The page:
“With the Assembly getting more powers, we need as open a debate as possible, and voters should be given a true representation of the options available in May.

“We call on the broadcasters to look at the success of last year’s Westminster TV debates which drew in millions of viewers because there was a real debate with clear differences of opinion.

“It would be wrong for broadcasters in Wales to exclude the Greens and UKIP, given the fact that their support has grown significantly since the last Assembly elections. Both parties are in the race to secure their first Assembly Members this May – and it’s only right that they should face the scrutiny of the public and other parties.

“Let’s open up these TV debates to reflect the diverse political landscape Wales has today. To exclude serious contenders for seats would be a missed opportunity and would only let down voters here in Wales.”

For more information, quotes or to arrange an interview/comment piece, contact Josiah Mortimer on 07717211630 or josiah.mortimer@electoral-reform.org.uk

ENDS

Notes to Editors

Josiah Mortimer will be working with Electoral Reform Society Cymru in the run up to the Assembly elections in May.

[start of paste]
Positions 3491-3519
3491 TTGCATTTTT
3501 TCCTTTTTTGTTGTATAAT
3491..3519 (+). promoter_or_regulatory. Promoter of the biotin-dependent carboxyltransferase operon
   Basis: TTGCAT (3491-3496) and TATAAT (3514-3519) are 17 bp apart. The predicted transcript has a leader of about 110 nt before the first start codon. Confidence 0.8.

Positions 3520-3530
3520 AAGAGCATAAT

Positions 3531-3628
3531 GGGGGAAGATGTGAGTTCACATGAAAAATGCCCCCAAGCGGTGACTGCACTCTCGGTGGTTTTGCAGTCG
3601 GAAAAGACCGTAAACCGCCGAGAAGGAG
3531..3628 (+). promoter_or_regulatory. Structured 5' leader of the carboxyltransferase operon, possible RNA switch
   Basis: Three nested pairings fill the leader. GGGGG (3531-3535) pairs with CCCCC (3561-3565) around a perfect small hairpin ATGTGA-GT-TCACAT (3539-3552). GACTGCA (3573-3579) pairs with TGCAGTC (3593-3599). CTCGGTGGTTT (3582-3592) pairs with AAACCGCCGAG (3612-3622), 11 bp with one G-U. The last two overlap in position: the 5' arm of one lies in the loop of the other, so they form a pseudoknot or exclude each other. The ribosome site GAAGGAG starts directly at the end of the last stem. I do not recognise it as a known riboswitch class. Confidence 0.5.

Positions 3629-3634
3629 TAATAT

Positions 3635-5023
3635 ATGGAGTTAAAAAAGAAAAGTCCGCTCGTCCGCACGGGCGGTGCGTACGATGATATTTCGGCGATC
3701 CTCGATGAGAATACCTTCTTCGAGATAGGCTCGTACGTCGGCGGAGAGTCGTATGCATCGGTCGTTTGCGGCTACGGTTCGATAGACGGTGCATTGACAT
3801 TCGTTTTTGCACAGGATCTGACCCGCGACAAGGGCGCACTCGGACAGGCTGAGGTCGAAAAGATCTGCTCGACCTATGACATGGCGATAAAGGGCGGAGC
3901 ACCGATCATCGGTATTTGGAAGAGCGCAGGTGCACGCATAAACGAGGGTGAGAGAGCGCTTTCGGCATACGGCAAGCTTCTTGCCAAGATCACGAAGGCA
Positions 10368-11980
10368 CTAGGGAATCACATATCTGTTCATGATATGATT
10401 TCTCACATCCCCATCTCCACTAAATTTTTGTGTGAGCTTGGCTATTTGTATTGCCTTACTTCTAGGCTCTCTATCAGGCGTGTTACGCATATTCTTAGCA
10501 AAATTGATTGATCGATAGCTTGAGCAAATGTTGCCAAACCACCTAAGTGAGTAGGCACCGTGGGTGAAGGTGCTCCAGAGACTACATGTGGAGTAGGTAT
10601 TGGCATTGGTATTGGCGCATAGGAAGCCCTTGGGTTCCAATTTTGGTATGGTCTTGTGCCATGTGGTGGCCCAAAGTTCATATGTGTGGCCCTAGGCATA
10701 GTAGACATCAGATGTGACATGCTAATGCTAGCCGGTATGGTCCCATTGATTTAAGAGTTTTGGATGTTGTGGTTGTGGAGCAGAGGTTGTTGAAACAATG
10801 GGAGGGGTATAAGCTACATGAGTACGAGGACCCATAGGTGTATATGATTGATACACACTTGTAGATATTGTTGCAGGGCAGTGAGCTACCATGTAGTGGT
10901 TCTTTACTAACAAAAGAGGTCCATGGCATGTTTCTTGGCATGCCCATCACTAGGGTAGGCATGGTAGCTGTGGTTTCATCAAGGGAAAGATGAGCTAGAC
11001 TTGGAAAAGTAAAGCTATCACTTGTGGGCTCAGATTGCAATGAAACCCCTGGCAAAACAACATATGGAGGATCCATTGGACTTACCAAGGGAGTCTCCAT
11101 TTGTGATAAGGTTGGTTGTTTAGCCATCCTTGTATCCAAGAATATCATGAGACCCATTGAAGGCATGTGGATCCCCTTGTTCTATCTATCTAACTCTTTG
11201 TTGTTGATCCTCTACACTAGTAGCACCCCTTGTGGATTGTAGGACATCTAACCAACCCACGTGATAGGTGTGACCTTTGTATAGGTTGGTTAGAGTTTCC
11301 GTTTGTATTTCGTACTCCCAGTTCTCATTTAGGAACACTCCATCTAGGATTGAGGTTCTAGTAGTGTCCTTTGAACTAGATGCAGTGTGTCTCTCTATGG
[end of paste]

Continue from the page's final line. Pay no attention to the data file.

ERS Cymru will be releasing three mini-manifestos ahead of the Assembly elections, as well as polling, research and projections for May.

 

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ERS Cymru: Mae angen i ddadleuon teledu arweinwyr pleidiau Cymru gynnwys pob un o'r chwe plaid

  • Datganiad gan Electoral Reform Society Cymru
  • Embargo hyd nes 00:01, 29 Ionawr, 2016
  • Am fwy o wybodaeth, dyfyniadau neu i drefnu cyfweliad / sylwadau, cysylltwch â Josiah Mortimer, Swyddog y Wasg ERS Cymru, ar 07717211630 neu josiah.mortimer@electoral-reform.org.uk.  
  • Am gyfweliadau yn y Gymraeg, cysylltwch â Dr Owain ap Gareth ar 07771 661 802 neu owain.apgareth@electoral-reform.org.uk

Mae Electoral Reform Society (ERS) Cymru yn galw ar y darlledwyr yng Nghymru i gynnwys pob un o’r chwe prif blaid yn eu dadleuon ar gyfer etholiad cyffredinol Cymru, er mwyn gwneud yr ymgyrch mor gynhwysol â phosibl.

Er bod y trefniadau ar gyfer yr etholiadau teledu dadleuon i'w benderfynu, mae ERS Cymru yn dweud bod achos clir dros gynnwys chwech plaid yn y dadleuon teledu, yn dilyn dadleuon yr arweinwyr yn etholiad cyffredinol y DU y llynedd a oedd yn cynnwys saith arweinydd.

Dywedodd Steve Brooks, Cyfarwyddwr ERS Cymru:

"Mae'n amlwg gyda chwe blaid yn y ras i ennill seddi yn y Cynulliad, dylent i gyd gael llais cyfartal. Mae'r cyhoedd yn haeddu dadl mor agored a chynhwysol a phosib, yn enwedig o ystyried bod y system etholiadol gyfrannol yn golygu ein bod gyda system sy’n wirioneddol aml-bleidiol yng Nghymru, gydag amrywiaeth eang o safbwyntiau yn cael eu hadlewyrchu yn yr arena ddemocrataidd Gymreig.

"Gyda'r Cynulliad am ennill mwy o bwerau, mae angen dadl agored, a dylai pleidleiswyr gael syniad o'r opsiynau sydd ar gael iddynt wrth fwrw pleidlais ym mis Mai.